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Washington Assures Central Asian Leaders Over Afghan Drawdown

U.S. Secretary of State John Kerry, right, walks with Turkmen President Gurbanguly Berdimuhamedov before their talks at the Oguzkhan Presidential Palace in Ashgabat on November 3.

During his ongoing trip to Central Asia, U.S. Secretary of State John Kerry sought to reassure the presidents of Tajikistan and Turkmenistan that Washington remains committed to the region's security despite withdrawing most troops from neighboring Afghanistan.

Both nations are threatened by the spread of hard-line Islamic militants after the Afghan Taliban destabilized provinces in northern Afghanistan that border Tajikistan, Uzbekistan, and Turkmenistan.

"I emphasized the United States' commitment to work with Tajikistan and other countries ... to strengthen border security," Kerry told reporters after meeting Tajik President Emomali Rahmon in Dushanbe on November 3.

Dushanbe hosts a Russian military base, and a senior Russian official said last month that Moscow could re-establish security operations to guard the country's long border with Afghanistan. Russian forces played that role until 2005, when an agreement with the Tajik government lapsed and Russian troops withdrew.

On the last day of his Central Asian tour, Kerry also met with Turkmen President Gurbanguly Berdimuhamedow in Ashgabat.

"We have concerns (about Afghanistan) that we need to work on together," Kerry told journalists, adding that Ashgabat and Washington would sign a memorandum of understanding on "strategic security."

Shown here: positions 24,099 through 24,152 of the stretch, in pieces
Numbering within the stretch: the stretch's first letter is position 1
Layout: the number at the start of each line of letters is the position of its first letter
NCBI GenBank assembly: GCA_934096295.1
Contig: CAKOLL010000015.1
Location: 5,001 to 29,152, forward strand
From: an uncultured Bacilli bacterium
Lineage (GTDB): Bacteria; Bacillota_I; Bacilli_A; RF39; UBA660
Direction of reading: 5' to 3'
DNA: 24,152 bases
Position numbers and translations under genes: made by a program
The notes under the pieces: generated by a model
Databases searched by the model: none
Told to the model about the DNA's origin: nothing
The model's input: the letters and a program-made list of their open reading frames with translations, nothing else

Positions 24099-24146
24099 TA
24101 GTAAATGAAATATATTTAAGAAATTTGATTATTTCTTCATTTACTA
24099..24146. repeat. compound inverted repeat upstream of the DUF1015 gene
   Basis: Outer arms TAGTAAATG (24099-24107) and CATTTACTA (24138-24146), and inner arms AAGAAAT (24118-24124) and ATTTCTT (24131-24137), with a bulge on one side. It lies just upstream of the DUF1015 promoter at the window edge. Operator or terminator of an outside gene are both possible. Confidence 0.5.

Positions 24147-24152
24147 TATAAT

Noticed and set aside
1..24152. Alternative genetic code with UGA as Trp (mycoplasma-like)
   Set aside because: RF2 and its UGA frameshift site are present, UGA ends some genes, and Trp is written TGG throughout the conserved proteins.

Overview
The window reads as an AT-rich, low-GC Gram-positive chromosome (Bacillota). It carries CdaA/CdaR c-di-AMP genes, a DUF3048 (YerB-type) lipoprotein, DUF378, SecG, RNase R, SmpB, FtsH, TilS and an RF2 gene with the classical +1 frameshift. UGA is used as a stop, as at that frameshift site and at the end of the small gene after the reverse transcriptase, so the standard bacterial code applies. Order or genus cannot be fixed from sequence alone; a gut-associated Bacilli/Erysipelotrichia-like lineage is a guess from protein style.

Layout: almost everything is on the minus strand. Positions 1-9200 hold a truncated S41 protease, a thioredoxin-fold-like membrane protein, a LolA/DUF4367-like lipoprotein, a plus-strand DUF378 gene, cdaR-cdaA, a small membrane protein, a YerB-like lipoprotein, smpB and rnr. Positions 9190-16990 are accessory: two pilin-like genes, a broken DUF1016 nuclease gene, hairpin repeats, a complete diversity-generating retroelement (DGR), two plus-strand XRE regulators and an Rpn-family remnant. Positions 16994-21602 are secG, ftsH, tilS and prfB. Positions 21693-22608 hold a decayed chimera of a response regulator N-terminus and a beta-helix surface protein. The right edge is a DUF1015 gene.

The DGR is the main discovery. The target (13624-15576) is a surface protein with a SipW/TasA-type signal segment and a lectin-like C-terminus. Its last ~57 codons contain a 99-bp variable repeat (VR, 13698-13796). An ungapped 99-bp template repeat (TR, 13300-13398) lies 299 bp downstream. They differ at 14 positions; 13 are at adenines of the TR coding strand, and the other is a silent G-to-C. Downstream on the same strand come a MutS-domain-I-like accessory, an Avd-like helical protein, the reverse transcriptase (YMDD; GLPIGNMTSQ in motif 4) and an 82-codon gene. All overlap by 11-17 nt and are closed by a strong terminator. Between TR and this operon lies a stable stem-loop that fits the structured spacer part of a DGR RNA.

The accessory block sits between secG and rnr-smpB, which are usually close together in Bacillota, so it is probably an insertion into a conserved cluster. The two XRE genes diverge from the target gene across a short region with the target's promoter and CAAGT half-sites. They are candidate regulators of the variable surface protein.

Kerry is the first U.S. secretary of state to visit Turkmenistan after James Baker in 1992. He didn't elaborate on the kind of security cooperation the two nations will engage in.

After his talks with Berdimuhamedow, he said they discussed the "human dimension" in relation to security issues.

Washington has long been urging Central Asian governments to not use fears of extremism as an excuse to crack down on dissent. Earlier in the week, Kerry said security concerns should not be used as a "license to use violence indiscriminately." This, he said, will only serve to radicalize more people.

U.S. officials are hoping Central Asian leaders will see President Barack Obama's decision last month to slow the pace of U.S. withdrawal from Afghanistan as a sign that Washington is not abandoning them.

The visit was also aimed at indicating that Washington wants to deepen economic ties in addition to security cooperation.

Kerry's Central Asia tours followed warnings from Russian officials about the danger of a spillover of Islamist militants into the region from northern Afghanistan. Russian officials hinted that Moscow will respond by increasing its military presence in Central Asia.

Moscow has said it is responding to threats from Islamic militants, but such actions have fueled U.S. suspicions that Russia is attempting to rebuild its old empire.

Reported by Matt Spetalnick for Reuters